So where does this leave us? With a few episodes left, the reveal gives the series increased urgency and begins to tie together some of the loose threads that we’ve gathered over the last few weeks. Now, with only two weeks left (forever – thanks NBC), the show is on solid footing and looks to finish quite strongly.

Other Observations:

  • As SirBeegus observed, as amazing as this episode is, it would be a challenge to maintain this kind of energy for thirteen episodes. Not only is Michael manic for a good portion of the run time (causing car accidents, and prone to violent/emotional breakdowns), part of the show’s appeal is the low-key family moments that would have felt frantic. I’m not suggesting that the show didn’t dig itself into a hole the last few weeks, but if every episode was like this, it would be a very different show.
  • What worked best for me were the moments of levity in between the confusion and the action. As Michael slowly comes to believe that he caused the accident (after failing to heed Laura Allen’s Hannah request to slow down and watch the curves), Michael truly and completely falls apart. The scenes in the hall as he implores Hannah to blame him for Rex’s death and their subsequent bedside chat is incredibly emotional and could land Isaacs some awards attention. Very powerful stuff.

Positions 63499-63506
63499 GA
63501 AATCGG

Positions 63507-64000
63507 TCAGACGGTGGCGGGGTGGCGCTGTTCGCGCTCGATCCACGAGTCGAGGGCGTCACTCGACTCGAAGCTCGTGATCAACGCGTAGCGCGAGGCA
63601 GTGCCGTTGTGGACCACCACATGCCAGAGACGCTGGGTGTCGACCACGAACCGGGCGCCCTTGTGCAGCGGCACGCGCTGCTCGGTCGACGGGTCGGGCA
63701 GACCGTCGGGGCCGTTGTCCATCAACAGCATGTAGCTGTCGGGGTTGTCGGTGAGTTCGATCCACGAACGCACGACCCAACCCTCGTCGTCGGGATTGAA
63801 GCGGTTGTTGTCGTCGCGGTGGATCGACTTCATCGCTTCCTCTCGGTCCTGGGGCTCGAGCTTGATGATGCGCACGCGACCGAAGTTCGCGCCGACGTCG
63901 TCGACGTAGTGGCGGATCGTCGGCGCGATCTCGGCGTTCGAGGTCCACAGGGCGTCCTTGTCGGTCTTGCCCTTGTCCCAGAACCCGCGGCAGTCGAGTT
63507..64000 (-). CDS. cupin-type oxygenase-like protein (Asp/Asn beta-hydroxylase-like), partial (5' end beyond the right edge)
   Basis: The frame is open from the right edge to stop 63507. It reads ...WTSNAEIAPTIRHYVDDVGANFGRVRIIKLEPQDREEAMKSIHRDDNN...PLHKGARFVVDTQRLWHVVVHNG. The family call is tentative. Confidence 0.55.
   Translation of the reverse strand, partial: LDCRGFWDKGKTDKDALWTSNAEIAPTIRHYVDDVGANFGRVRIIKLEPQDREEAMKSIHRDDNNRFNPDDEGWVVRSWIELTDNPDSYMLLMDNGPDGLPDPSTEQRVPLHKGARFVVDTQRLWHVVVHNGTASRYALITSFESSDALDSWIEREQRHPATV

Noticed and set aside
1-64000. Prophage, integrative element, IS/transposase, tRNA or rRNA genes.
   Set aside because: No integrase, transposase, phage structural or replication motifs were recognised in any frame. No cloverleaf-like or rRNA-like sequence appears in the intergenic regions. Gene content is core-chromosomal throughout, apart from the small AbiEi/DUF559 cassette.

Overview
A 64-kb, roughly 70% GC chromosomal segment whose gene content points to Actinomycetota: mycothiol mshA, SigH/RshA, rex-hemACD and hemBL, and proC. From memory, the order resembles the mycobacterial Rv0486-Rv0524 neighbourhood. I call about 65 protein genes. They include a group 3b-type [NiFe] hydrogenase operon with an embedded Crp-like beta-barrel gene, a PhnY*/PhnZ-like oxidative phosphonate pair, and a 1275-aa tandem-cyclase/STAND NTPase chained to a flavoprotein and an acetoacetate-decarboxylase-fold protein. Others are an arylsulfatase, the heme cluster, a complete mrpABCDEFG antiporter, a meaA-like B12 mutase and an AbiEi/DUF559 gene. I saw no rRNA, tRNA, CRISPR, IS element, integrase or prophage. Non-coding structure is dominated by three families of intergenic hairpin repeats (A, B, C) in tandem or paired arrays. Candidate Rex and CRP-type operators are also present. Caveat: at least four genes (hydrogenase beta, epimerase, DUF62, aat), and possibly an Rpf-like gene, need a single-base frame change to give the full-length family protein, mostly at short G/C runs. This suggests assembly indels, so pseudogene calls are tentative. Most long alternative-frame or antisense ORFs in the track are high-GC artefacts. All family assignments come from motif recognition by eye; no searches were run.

• It also pays off – as I’m sure many of us knew it would – with a nice scene with Emma’s estranged father, Joaquin (Carlos Lacamara). It’s obvious that Michael would draw on his feelings of failing Rex in order to convince Joaquin to talk to Emma, but it is still effective. Isaacs has a way of selling even the most obvious or repetitive scene and making it feel fresh and emotionally resonant.
  • I wonder what everyone else thought of the flashbacks to the night of the accident? Four times we hear Rex and Hannah massacre Queen’s “Bohemian Rhapsody” and four times we see the aftermath of the accident, with additional details revealed as Michael’s mind reconstructs what he’s been repressing for half a year. Guess Michael really is having a breakthrough – as Dr. Lee suggests – though likely not the kind the doctor is referring to.
  • Finally, kudos for Captain Harper actress Laura Innes for tackling what is easily the most technically complex episode since the pilot. Well done!

Next week Michael goes on the run when Captain Harper and Carl realize he’s figuring things out. Hopefully this won’t turn into a dual life version of The Fugitive. Until then, chat it out (or lament the cancellation) below.

Awake airs (for two more episodes, at least) Thursdays at 10pm EST on NBC.

About cinephilactic

cinephilactic is a university contract instructor in Film Studies. He is an avid TV watcher, particularly science-fiction, fantasy and drama series. His favourite shows currently airing on TV include The Good Wife, Breaking Bad, Justified, Hannibal, Game Of Thrones and a smattering of shows on The CW. He has a tendency to "hate-watch" particular shows and likes to think that his sarcastic voice comes through in his reviews, though sometimes he's just being bitchy